I’ve been waiting for quite a wee while in a library queue to get my hands on Louise Penny’s new book Glass Houses, and it was worth the wait as it was another enjoyable trip to Quebec and the loveable village of Three Pines in particular. Armande Gamache had of course retired to the quaint and friendly village (despite the previous murders) it’s now home to him and his wife Reine-Marie. But he’s back at work now and having to testify in court in a homicide case where he was the arresting officer. It’s July and the heat is unbearable, especially for the judge and lawyers in their gowns and wigs. Everyone is fanning themselves with paper in a vain effort to get a waft of cool air, this part reminded me very much of the court case in To Kill a Mockingbird.
But the incidents that led to the court case took place in the freezing Quebec winter, and through the case we’re taken back to that time. Gamache has had some very difficult decisions to make, going against everything he has been taught about being a good Surete officer. There’s a massive drug ring bringing opioids through Canada and into the US and on top of that there’s been a murder in Three Pines.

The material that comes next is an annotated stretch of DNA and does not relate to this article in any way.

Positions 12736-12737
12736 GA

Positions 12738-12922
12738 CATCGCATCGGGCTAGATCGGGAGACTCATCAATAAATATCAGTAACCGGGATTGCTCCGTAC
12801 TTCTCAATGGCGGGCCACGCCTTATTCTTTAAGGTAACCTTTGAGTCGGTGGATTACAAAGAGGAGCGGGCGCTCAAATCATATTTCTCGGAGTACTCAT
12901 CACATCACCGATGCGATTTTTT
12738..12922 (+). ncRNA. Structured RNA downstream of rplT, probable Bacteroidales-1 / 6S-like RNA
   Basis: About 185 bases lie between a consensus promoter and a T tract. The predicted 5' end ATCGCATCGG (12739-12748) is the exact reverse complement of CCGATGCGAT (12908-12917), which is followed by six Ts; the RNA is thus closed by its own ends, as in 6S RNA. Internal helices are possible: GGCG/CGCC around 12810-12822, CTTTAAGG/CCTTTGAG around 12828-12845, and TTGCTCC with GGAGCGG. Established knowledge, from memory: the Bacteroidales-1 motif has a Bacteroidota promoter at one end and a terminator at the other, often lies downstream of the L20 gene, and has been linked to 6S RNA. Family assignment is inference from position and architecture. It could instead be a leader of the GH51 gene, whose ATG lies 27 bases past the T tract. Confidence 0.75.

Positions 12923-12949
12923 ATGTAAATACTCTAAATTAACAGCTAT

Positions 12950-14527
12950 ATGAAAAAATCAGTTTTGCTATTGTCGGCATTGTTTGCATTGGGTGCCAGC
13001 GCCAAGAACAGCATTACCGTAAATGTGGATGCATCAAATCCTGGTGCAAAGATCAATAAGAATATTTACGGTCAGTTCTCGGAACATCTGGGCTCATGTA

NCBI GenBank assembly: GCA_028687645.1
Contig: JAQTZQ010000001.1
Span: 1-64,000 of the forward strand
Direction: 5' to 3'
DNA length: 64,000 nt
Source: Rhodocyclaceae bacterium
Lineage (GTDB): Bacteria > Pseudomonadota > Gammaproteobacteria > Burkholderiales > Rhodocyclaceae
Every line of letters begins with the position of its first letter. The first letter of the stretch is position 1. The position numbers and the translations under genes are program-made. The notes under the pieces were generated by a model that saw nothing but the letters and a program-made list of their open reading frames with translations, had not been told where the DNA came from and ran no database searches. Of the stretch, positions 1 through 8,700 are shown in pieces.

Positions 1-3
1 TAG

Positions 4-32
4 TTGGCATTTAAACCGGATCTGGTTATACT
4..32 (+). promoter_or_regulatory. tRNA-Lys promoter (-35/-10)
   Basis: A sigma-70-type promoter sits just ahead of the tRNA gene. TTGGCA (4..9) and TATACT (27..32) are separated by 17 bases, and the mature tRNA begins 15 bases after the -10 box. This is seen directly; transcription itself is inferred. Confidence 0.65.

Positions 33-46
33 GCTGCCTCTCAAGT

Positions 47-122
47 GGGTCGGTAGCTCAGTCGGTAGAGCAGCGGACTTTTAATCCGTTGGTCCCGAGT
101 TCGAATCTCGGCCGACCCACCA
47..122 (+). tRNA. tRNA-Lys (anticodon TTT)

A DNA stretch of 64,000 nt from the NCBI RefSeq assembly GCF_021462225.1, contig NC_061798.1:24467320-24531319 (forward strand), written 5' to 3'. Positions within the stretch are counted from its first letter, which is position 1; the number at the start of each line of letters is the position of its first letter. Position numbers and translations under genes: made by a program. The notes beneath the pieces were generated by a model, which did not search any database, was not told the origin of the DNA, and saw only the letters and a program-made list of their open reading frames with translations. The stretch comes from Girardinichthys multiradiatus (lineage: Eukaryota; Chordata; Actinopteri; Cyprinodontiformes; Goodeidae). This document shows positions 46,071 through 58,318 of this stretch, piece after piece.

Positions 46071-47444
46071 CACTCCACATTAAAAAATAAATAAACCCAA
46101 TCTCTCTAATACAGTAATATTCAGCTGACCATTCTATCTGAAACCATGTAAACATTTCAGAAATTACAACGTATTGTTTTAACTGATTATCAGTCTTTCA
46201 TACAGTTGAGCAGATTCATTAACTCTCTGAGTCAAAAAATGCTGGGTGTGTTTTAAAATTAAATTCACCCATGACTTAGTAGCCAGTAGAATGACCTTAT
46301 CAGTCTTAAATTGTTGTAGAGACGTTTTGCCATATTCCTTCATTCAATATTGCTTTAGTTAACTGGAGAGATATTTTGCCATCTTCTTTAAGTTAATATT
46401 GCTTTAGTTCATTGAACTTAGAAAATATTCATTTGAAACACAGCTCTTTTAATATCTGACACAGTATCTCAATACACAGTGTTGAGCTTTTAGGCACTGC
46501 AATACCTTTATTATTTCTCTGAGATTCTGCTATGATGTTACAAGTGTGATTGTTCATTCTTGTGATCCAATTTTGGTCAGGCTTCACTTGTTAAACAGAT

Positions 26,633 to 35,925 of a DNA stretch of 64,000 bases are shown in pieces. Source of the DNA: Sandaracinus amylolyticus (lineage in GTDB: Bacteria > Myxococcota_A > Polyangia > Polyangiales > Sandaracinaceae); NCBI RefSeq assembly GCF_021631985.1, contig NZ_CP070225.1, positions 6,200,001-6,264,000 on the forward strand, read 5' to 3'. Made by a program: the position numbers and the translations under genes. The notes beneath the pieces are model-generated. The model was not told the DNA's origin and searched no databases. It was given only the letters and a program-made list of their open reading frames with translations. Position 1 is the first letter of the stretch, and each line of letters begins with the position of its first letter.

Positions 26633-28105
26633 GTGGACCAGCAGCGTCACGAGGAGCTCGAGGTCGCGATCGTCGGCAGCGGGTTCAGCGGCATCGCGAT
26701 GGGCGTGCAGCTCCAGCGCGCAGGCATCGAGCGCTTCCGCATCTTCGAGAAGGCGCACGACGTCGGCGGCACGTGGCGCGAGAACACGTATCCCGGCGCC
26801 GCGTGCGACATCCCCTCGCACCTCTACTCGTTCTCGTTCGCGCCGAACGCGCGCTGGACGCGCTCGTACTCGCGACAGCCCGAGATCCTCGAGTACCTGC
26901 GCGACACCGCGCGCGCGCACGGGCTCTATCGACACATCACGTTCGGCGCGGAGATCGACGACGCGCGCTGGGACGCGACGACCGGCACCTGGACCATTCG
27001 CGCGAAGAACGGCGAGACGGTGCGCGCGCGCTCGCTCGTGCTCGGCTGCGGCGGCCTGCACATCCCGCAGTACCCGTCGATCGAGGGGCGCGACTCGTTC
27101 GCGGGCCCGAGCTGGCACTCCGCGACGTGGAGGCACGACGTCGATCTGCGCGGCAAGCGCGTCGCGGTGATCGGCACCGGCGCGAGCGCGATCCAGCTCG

It’s all very topical as opioids have in recent years caused havoc in the US but for me the murder/mystery aspect of this series isn’t necessarily the most important part. The close knit community of the villagers of Three Pines and their activities mean that reading these books is like being in the company of good friends. Everybody should have a Ruth and Rosa in their lives.
There was one thing that perplexed me, the nursery rhyme Ring a ring a’ roses which was apparently inspired by the Black Death/plague is mentioned quite a few times but where the words in the UK are ‘atishoo atishoo we all fall down’ – they’re written in this book as ‘ashes ashes we all fall down’
I’m left wondering if in Canada the word ‘ashes’ is used to denote a sneeze. I know that in Germany they say/write ‘atchi’ or hatchi’ for a sneeze, but ‘ashes’ seems strange to me. Can anyone enlighten me?
If you read this book make sure that you don’t skip the Author’s Note at the end where Louise Penny explains that her writing and Three Pines and its inhabitants helped her as her husband’s life was coming to an end, he had had dementia. It’s very moving.